The Benefits and Shortcomings of Foam Rolling as Physical Therapy

foam rollers in pt and strength training

Walk into a gym and you’re likely to see at least one person on the mats using a foam roller. Foam rolling is a type of myofascial release, meaning it is a method of self-massage that releases tension in the muscles improving movement. It is also how many people warm up and cool-down from workouts. 

We decided to step back and look at the benefits, shortcomings, and proper methods of using a foam roller from a physical therapist’s perspective. In our review, we found that overall, good things can come from foam rolling as long as you or your client are doing it correctly. Before starting, you should answer these questions:

  • What is your goal? 
  • What are you trying to achieve?
  • What are you trying to change?

Know that foam rolling is not going to fix your injury. The tactic does not change your soft-tissue matrix or break down scar tissue. Foam rolling generally just makes the muscles more pliable and increases range-of-motion. After answering those initial questions, you should understand:

When Should You Use a Foam Roller?

Pre- and post-workout is the best time to use a foam roller. Most people aren’t aware that using a foam roller before a workout is a great way to improve circulation prior to an activity. In terms of post-workout, if you are someone who works out numerous days in a row, naturally you’re going to get some delayed onset muscle soreness. Foam rolling after the workout can help to decrease soreness. While it may not drastically improve your performance, it can mitigate some of the negative effects that occur when working out consecutive days. 

Foam rolling contributes a sense of calmness after a workout session. Hopping on a roller for a minute or two and incorporating some diaphragmatic breathing is a great way to recenter after a tough session.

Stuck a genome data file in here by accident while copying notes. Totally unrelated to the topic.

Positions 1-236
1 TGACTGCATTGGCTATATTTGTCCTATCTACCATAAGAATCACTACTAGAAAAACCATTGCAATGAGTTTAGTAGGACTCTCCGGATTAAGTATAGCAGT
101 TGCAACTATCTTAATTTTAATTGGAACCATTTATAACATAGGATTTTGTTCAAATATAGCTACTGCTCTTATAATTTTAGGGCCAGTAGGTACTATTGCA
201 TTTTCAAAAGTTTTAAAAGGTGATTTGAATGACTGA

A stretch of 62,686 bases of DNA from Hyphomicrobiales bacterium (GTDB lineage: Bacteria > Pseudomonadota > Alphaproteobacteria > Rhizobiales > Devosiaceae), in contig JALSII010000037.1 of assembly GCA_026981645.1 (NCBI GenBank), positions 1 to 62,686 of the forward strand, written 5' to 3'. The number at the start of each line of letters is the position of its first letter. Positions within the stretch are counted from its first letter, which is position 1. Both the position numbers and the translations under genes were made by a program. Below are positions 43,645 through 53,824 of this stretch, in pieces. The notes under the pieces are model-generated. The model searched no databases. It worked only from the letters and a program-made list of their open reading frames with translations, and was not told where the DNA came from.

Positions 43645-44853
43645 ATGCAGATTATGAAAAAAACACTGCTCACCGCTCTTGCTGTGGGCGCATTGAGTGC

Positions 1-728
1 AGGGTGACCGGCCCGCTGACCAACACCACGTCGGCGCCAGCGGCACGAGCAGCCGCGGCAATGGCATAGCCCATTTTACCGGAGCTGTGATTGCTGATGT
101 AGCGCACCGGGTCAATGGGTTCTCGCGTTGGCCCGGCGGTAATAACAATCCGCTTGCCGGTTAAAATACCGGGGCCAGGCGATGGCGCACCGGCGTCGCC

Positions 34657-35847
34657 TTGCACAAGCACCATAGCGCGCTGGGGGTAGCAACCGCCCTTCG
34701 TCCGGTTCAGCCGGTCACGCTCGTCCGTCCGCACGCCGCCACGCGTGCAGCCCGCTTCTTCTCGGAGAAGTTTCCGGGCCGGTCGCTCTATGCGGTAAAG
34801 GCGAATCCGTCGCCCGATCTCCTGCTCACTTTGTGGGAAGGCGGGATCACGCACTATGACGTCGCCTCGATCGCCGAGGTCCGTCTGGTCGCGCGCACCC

How Much Time Should I Spend on the Roller?

You need to find a happy medium with foam rolling. While 15 minutes is too long, 15 seconds isn’t enough time. It’s important to know when you’ve reached the maximum benefit for the targeted area and to know when the “threat” is reduced so you can let your body adjust to the new range-of-motion. In general, spending two minutes rolling out a certain muscle is best practice.

If you’re someone who has been trying to treat muscle pain with foam rolling for three weeks or more and there’s no noticeable appreciable change, you should be seeking other treatment.

When Should Strength Trainers Prescribe Foam Rolling?

Strength coaches should not be prescribing foam rolling to treat an injury. Foam rolling should mostly be prescribed as a warm-up for athletes before rehab or a training session. For people new to foam rolling, a trainer should show them how to do it and give them the resources and tools necessary to be successful when on their own. For injuries, strength coaches should always first talk to a physical therapist about treatments.

Conclusion:

When all is said and done, foam rolling is a great practice to add to your workout routine. Like anything else in the fitness realm, it’s crucial to know what you’re doing. Roll out when you feel like you need it, but don’t become reliant on it – use it in moderation. It’s as simple as that.

If you want to hear us discussing more on foam rollers and their efficacy in physical therapy, check out our podcast episode here: https://soundcloud.com/training_room_talk/episode-6-are-you-addicted-to-foam-rolling

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